Prepping for the HS Track Season — Conclusion

Look, there are a million ways to skin a cat, as my dad says, and the same is true with coaching runners…but I honestly believe that with younger runners, the simpler, the better.

What I am advising in this four-part build up is pretty simple, but as Thelonious Monk once said, “Simple ain’t easy.” I am asking you to give your athletes an opportunity to build a foundation that will support them once you start running race-specific workouts. This will be beneficial to them, not only during this current season, but for their career development as well; and I believe that there is enough variation in the training with fartlek, speed development, strides, hills, progression runs, tempo efforts, etc. within the build up that they will stay motivated, invigorated, and consistent.

So, to sum it all up…

December — easy base phase. Just building back the mileage, can include some light fartlek to prep them for the harder running that will be coming. Make sure to use this period of running to start building from a lower volume of running per week to a higher volume of running per week.

January / February — intense base. Alternate weeks with hill repetitions and tempo work on Wednesday and hilly runs and progressive runs on Monday. Continue to build the mileage base and make sure that you are consistent with their long runs and with speed maintenance work throughout.

March — specific phase #1 // Competition prep. This phase is a focus on 3200 meter paced work. We’ll use the 3200 meter paced work to be aerobic support for our 1600 meter races and to also be specific training for the 3200 meters. You are still alternating with tempo work and the tempo work should have some 1600 meter paced reps afterwards as we start transitioning into specific sessions. Try to stay consistent with the medium long run and longer run…but can be reduced as you get closer to the Championship meets.

April — specific phase #2 // Championship prep. We’ll start prepping for our goal races which should be the Championship season meets, such as District, Area, Regional, State, etc. Here we’ll start moving toward more 1600 meter paced work, but still reinforcing the 3200 meter paced work and tempo work. The long run and medium long run will reduce as we get closer and closer to the Championship meets.

A few notes as you move through these phases of training…

  1. When in doubt, do less. Especially with younger runners and especially with race specific training. Always leave something in the tank…my rule is to be sure you can always do at least one more rep and in most cases…two more.
  2. Build up…not break down. I didn’t put in ‘down’ weeks in this write-up, but most younger athletes will need down weeks interspersed throughout the training cycle. I would consider going on a 2-1 or 3-1 cycle (2 weeks up – 1 week down or 3 weeks up – 1 week down). For younger runners you’ll want to stick to a 2-1 cycle; while older runners might get by on a 3-1 cycle. This should allow them to build up throughout the season / year without breaking down.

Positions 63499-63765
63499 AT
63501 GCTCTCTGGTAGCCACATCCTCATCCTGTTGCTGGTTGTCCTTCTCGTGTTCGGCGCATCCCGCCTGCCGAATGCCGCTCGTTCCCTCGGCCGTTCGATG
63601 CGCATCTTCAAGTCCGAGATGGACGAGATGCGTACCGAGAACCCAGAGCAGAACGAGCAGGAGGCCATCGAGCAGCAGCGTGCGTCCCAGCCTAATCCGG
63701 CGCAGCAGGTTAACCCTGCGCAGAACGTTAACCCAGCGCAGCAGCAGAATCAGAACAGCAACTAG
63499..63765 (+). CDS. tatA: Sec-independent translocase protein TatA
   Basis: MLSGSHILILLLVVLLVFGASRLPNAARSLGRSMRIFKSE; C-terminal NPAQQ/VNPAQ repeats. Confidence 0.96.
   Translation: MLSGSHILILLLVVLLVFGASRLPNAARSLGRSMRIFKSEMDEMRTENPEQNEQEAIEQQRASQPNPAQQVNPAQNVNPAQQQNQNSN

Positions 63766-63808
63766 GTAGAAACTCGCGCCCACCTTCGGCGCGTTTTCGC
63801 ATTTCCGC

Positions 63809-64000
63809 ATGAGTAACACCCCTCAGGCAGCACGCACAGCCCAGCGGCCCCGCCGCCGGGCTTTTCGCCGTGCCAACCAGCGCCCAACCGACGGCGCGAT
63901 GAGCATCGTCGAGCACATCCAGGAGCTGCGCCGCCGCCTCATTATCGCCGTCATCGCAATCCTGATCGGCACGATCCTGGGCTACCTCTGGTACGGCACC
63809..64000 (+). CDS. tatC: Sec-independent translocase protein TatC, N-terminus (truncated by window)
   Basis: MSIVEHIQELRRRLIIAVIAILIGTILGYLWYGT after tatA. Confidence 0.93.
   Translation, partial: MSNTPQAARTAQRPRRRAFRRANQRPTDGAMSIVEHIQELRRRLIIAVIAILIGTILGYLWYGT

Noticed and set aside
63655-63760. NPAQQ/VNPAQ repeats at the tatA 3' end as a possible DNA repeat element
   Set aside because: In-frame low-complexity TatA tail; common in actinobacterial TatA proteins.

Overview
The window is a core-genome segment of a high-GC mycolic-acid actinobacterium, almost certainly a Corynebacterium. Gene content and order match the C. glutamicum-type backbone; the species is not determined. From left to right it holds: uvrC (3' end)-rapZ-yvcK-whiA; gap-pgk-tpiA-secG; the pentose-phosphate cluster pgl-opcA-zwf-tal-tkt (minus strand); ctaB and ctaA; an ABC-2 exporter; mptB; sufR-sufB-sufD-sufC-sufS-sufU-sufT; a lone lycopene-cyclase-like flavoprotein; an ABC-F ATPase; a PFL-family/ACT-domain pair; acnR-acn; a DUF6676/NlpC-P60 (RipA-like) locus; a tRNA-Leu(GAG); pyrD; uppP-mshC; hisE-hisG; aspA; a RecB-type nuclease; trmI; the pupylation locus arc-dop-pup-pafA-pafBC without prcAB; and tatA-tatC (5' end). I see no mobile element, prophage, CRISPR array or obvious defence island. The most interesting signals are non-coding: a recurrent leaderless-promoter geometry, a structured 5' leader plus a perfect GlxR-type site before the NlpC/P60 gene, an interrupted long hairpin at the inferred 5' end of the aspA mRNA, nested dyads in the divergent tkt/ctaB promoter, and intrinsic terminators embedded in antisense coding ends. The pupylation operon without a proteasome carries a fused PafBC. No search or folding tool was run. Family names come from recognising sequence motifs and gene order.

3. Don’t get impatient. You’ll see there is not a lot of race-specific sessions until March…it’s designed that way. Don’t rush building their aerobic and muscular foundation by giving them work that they are not ready for. Most of your runners need more aerobic work to run faster than they do speed work. And, realize that there is enough ‘fast’ work throughout the training cycle, from December thru February to keep them fast…but what they are typically lacking is strength (aerobically and muscularly)…and we try to address those deficiencies in December, January, and February.
  4. Keep it simple. One of the cues that I keep with me in my own season is keep it simple. Every time that I try to get really creative or ‘sexy’ with the training we fall short. There is no ‘one’ workout that will win you a State Championship…it’s day after day of good, consistent, repeatable training that builds championship runners. If you find something that works, stick to it.
  5. Keep it FUN. I think this is really the most important advice that I can give. If they aren’t enjoying it, then we are failing them. Make it fun…however that works for you, in your environment…KEEP IT FUN.

I will post some sample schedules following this post for each classification of high school athlete (Freshman, Sophomore, Junior, and Senior OR translated as 1st year, 2nd year, 3rd year and 4th year)…My only note is that for female high school runners I would not jump to the senior year schedule when they are seniors…I would just have them repeat the junior year schedule.

I hope that you’ve found this helpful. I do believe that you can train high school runners hard, but I also believe that there should be a smart balance between what they should do and what they can do….I hope that this has been more about what they should do in training and I hope that you can find it helpful for you as you prep for your own high school seasons!!!

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